It’s quite funny that one might say horseradish is a veggie eaten by horses, but wrong. They are part of human culinary, most probably familiar to you in the sauce form.
It’s a perennial plant belonging to Brassicaceae family which houses some common vegetables like broccoli, mustard, cabbage etc. The root of horseradish plant is the part of our interest.
Though they are native to Europe, they are been grown around Asia and the American continent. In its naïve figure horseradish don’t give a clue regarding any aroma, but once cut or grated the enzyme released cook some fine reaction resulting in a pungent odor similar to mustard oil which is an irritant.
Usually, cut horseradish is soon preserved in vinegar in order to protect it from any external reaction which might spoil the culinary grade of the vegetable.
They are perennial in colder parts of the world whereas grown as an annual plant in moderate regions. Once after planting, the farmers wait till the autumn to carry away the dormancy, soon the major root is harvested replanting the sub-root for next season or harvest.
They have an invasive nature such that they spread underground when left undisturbed in the field. The older roots go off culinary as it ages turning themselves in hard and woody.
1. Horseradish Sauce:
The most popular form of horseradish would the sauce, which is basically the grated root mixed in vinegar and bottled. They taste best with roasted pork and beef, but also found their seat with some vegetable salads, sandwich, and nuts.
They also come in a variety of flavor where usually the vinegar is replaced by citric acid or lemon juice, popular around Germany. A perfect mix of mustard oil and horseradish found to improve the flavor of the sauce.
2. Sandwich spread:
This an American version of the horseradish sauce, in which the grated root is first made into a sauce and blended with mayonnaises and salad dressings to make them a perfect spread on sandwiches, burgers, and roasts.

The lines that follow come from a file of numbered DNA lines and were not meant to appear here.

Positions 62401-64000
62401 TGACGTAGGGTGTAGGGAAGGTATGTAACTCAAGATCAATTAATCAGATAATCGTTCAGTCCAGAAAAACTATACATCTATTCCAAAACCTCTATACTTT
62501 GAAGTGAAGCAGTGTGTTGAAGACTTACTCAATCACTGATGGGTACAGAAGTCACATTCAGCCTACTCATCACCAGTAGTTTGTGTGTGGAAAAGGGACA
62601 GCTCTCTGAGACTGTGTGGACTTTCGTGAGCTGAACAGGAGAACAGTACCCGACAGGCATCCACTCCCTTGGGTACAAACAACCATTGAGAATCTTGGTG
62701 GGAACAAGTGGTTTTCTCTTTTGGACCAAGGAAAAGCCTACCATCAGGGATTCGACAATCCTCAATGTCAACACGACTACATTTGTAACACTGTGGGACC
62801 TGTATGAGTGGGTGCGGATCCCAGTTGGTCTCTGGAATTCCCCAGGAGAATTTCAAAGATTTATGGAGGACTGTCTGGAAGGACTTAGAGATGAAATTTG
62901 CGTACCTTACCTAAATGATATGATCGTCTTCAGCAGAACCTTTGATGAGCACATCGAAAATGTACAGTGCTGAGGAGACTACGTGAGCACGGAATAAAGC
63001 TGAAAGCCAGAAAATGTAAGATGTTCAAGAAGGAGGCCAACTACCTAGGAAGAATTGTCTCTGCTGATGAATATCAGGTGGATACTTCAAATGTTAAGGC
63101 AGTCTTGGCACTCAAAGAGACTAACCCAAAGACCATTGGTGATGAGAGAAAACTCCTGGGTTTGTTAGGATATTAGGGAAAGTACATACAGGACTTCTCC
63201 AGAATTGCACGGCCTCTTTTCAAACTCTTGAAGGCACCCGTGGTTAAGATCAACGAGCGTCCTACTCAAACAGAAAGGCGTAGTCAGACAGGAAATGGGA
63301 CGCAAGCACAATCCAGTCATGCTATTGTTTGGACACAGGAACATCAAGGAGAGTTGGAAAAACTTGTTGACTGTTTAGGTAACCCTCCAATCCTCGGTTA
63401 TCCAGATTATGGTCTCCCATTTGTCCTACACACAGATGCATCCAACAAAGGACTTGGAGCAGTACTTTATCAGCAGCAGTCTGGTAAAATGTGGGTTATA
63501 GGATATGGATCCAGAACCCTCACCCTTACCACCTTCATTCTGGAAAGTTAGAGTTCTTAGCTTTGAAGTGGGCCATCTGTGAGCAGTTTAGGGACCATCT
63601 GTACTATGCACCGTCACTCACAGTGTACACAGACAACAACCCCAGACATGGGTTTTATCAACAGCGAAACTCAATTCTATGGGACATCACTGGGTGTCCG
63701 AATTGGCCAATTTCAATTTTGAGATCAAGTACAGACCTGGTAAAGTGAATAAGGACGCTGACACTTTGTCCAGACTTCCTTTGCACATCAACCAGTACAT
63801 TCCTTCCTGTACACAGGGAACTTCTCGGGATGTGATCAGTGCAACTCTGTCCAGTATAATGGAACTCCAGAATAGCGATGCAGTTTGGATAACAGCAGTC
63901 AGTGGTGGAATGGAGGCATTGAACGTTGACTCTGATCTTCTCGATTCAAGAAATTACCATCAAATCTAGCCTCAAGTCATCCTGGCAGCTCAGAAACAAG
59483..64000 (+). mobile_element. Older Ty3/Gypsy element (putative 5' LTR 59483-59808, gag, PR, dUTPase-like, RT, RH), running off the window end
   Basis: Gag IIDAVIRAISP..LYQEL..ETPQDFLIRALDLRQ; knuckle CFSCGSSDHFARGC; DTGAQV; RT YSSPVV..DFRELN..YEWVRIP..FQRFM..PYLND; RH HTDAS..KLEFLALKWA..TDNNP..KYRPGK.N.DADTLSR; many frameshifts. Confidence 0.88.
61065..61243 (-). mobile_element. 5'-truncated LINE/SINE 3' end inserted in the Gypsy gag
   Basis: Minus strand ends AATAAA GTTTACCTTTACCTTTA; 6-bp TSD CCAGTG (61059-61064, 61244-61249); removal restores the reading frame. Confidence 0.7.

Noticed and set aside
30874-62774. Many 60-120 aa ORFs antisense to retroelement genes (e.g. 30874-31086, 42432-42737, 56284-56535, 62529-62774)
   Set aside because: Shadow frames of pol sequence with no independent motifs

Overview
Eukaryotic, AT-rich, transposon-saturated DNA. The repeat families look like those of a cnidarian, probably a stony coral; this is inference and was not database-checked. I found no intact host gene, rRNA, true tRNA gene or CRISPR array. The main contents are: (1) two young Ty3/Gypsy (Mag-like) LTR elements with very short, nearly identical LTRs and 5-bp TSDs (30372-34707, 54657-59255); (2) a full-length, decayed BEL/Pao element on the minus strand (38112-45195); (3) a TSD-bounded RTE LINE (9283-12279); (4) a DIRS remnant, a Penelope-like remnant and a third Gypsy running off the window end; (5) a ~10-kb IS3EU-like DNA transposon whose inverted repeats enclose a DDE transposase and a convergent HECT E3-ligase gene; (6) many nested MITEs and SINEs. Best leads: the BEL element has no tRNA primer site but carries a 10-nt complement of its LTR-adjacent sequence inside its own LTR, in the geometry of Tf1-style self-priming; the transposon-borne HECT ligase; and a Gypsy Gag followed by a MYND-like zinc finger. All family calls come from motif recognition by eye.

This spread is also tried with salads to improve the flavor, where in some parts of the world horseradish spread or cream is made spicy by tossing some Indian spice to recreate a tropical feast.
3. As a vegetable:
Avoiding much decoration and experimentation, the horseradish is used as a vegetable itself either cooked or baked in order to release the enzymes which might give a fire of hell inside the stomach.
They have known by various names around the world of which the most popular one is ‘khren’ or ‘kren’. They are a part of the wedding feast in Germany served along with lingonberry dip and beef whereas a red variety is baked Karen is preferred around Poland.
The taste buds are different for different people but the master root is all same, the horseradish.
4. Soup preparation:
The nutrient content of horseradish fascinated some finally resulting in the preparation of a soup prepared to take in the attendees like potato, carrot, and tomato.
Some medical uses of Horseradish
• Reduce bronchitis:
Some research claims that using horseradish and nasturtium orally is found to reduce the symptoms of bronchitis.
• Relief from sinusitis:
Horseradish has certain compounds that have the ability to reduce ease of the inflammation is sinus gland thus palliating sinusitis.
• Some homeopathic medicines are known to use horseradish to cure a broad spectrum of symptoms like:
• Joint pain
• Intestinal worm malfunction
• Gallbladder pain
• Horseradish peroxidase is an important nutrient mix used in molecular biological and culture development.
• There is mustard oil content in the plant which causes irritation to throat, food pipe and mouth.
• Children and pregnant ladies avoid this veggie because they are likely to cause irritation
• Horse radish might create a digestive imbalance in some, so preferably be cautious about the consumption.
• A small percentage reported hyperthyroidism being worsened on consumption of horseradish.
So, we got another pal in the vegetable cart. Be sure that next time you give it a try because always experimenting new culinary is fun.